Smoko – Why I Don’t Turn Off Lights For Earth Hour

I meant to write this about a week ago.  It’s a bit late now, but hey ho, something for you to think about for next year.

There are some reasons why I don’t participate in the Earth Hour ‘movement’.

To get the obvious ones out of the way:

1.       Our home is powered by a stand-alone solar system, and fossil fuels don’t power our lights. At least not so directly as from a power station (they do have to make solar panels and batteries from something though, and it aint woven palm leaves).

2.       We live in a secluded valley.  No-one but ourselves can see the lights from our house.  So as far as making gestures goes, to perhaps influence some masses into sudden revolution by turning off our porch light, for example, it would be a pretty ineffectual one.

And then anyway,

3.       As far as making gestures goes, Earth Hour is a pretty ineffectual one full stop, in my opinion.  In fact it’s worse than ineffectual, it’s counterproductive. One would think that a world-wide movement against climate change would actually do something to address climate change, rather than add to the problem.

You see, when everyone on a mains electricity grid suddenly switches off the power, the grids don’t immediately, magically, stop burning fossil fuels.  The turbines don’t cease to turn for an hour while people light up their room full of Chinese-produced, imported candles.  I fact the opposite occurs.

Until the moment of Earth Hour, people are drawing power normally (and let’s face it, many will continue to do so throughout the entire 60 minutes and beyond), and power stations are burning and turning to meet that demand.  When, at 8.30 (was it?), everyone turns out their lights (and perhaps their other appliances? Or is it just lights?), the power stations experience a sudden drop in demand, which causes a lot of the power they are producing to be suddenly not needed and therefore dumped off / released off as heat, gases, through power surges, etc, and all the things we don’t really want happening.

Then, because it takes a fair bit of time to get enormous power generating turbines turning, the power stations not only don’t stop them for the hour, but also have to anticipate that, in 60 minutes, half of Australia is going to turn it’s lights, aircons, tvs, dishwashers, coffee machines, phone chargers, laptops, etc back on again.  This causes a sudden, enormous, power demand on the system, akin to ‘peak hour’ (dinner time, when every family gets home from work/school and switches on every appliance in the house simultaneously).  Power stations, as with peak hour, have to gear up the system to meet that demand when it occurs, meaning they have to burn more fuel and ‘rev up the engines’.  In short, power stations burn, and waste, more fossil fuels during and immediately around Earth Hour than would otherwise happen on your normal, average climate-change-causing evening.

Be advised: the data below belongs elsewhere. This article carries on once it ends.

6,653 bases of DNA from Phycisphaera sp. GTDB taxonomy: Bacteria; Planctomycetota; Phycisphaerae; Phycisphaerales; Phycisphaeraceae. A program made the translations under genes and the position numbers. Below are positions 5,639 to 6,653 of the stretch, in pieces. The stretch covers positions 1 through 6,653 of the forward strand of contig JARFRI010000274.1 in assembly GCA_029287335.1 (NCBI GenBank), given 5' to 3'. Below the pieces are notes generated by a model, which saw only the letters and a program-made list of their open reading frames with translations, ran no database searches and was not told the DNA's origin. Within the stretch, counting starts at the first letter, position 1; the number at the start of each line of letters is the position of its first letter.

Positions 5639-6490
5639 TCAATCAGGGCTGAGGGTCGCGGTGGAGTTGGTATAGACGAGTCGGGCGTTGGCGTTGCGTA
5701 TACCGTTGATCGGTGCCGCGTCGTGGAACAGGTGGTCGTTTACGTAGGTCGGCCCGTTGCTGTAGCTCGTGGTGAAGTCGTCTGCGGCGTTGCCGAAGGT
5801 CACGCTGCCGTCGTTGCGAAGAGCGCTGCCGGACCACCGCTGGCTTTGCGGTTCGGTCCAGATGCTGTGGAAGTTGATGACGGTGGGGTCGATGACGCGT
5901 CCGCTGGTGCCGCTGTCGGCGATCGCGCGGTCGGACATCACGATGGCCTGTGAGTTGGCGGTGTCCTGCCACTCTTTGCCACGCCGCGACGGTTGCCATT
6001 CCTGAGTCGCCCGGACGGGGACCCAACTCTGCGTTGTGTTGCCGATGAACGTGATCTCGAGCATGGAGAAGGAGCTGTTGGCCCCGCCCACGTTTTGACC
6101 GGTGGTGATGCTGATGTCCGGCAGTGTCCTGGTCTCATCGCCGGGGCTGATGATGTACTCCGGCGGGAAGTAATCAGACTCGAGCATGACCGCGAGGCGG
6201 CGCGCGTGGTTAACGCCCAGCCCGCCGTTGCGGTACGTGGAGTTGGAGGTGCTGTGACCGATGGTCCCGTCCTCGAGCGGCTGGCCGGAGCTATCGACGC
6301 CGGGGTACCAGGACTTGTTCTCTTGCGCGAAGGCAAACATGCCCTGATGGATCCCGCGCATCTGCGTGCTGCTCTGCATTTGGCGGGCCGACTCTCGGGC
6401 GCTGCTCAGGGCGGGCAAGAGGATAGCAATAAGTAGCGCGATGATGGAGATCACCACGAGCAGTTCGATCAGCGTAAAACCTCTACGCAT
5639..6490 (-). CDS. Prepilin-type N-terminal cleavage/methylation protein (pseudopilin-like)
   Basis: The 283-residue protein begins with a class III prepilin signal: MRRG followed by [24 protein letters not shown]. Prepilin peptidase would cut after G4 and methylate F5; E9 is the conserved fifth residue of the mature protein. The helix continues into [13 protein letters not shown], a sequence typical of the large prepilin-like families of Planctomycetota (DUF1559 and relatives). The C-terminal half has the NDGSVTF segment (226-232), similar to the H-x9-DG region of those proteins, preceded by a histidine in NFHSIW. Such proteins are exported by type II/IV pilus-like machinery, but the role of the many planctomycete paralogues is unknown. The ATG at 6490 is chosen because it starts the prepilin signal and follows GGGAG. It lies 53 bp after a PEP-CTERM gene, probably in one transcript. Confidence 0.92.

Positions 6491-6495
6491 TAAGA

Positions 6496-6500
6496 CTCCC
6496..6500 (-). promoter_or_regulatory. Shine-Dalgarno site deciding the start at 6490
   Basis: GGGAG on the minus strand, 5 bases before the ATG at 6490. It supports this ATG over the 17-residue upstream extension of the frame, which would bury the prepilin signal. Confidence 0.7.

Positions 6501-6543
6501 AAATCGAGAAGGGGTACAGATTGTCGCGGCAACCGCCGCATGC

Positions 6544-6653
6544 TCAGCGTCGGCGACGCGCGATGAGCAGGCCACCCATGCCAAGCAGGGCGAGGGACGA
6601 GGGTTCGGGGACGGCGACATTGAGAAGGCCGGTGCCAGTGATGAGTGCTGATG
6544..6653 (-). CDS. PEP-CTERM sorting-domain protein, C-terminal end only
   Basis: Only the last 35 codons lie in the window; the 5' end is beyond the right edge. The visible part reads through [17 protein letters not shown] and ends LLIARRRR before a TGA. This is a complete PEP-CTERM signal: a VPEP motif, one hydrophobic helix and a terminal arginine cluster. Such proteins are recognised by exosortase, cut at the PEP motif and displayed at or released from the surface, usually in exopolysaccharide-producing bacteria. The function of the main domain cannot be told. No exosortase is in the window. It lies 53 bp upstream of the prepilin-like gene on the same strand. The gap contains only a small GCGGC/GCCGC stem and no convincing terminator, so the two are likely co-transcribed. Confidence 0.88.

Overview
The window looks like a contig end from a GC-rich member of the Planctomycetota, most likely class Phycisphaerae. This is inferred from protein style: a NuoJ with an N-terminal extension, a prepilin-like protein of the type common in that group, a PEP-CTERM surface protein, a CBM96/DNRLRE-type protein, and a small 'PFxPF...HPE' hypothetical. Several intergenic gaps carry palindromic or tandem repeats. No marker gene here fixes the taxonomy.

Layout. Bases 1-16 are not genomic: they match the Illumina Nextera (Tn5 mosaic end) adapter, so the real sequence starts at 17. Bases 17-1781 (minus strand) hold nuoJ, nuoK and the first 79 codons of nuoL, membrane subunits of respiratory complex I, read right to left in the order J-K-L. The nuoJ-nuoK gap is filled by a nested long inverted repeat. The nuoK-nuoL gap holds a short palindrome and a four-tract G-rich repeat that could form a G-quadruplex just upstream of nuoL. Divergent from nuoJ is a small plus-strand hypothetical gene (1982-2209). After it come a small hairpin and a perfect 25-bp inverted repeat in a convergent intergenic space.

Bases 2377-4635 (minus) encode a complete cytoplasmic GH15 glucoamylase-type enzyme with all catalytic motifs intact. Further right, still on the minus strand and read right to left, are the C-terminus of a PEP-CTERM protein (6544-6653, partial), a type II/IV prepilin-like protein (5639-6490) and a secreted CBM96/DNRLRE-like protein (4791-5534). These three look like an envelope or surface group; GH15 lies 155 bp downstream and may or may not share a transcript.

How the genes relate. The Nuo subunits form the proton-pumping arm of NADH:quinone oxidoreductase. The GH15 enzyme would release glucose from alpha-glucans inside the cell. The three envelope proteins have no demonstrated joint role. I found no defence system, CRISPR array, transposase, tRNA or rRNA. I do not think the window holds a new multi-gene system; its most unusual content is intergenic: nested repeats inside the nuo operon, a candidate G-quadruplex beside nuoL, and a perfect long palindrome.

earth-hour-sydney-before
Sydney, a few minutes before Earth Hour
Sydney, about half way through Earth Hour
Sydney, about half way through Earth Hour
Aaaand...Sydney 1 minute after Earth Hour
Aaaand…Sydney 1 minute after Earth Hour

A more worthwhile gesture, if you like, would be to invest in renewable sources of energy for your power needs.  Another would be permanently cutting your power consumption.  Yet another good gesture would be throwing away your multitude of electronic goods, keeping only those you actually really need, if you must, and turning off your stuff when you’re not using it (if you really must use it – btw, anyone selling a working old typewriter by any chance?).

Or are those not gestures, but actions?  Yes, I think that’s it!  Actions are where it is at. Gestures only gesture, but actions speak louder than words. Vote with your lifestyle, not your finger (the light-switching one, not the middle, though both of these will cause about as much positive change in the world as the other).

So I for one never have and never will, as it stands now, turn off my lights because it is Earth Hour.  Lights aren’t the problem people.

That said, it’s well past 8.30 here, and it’s time to turn off the light, turn off the sole remaining appliances (excepting fridge) that are on (this computer and that modem) and go to bed. Not because it will influence climate change, but because I am very tired.

Support action on climate change, and ACT yourself, but don’t think that turning your lights off for an hour in any way constitutes this.

One love J

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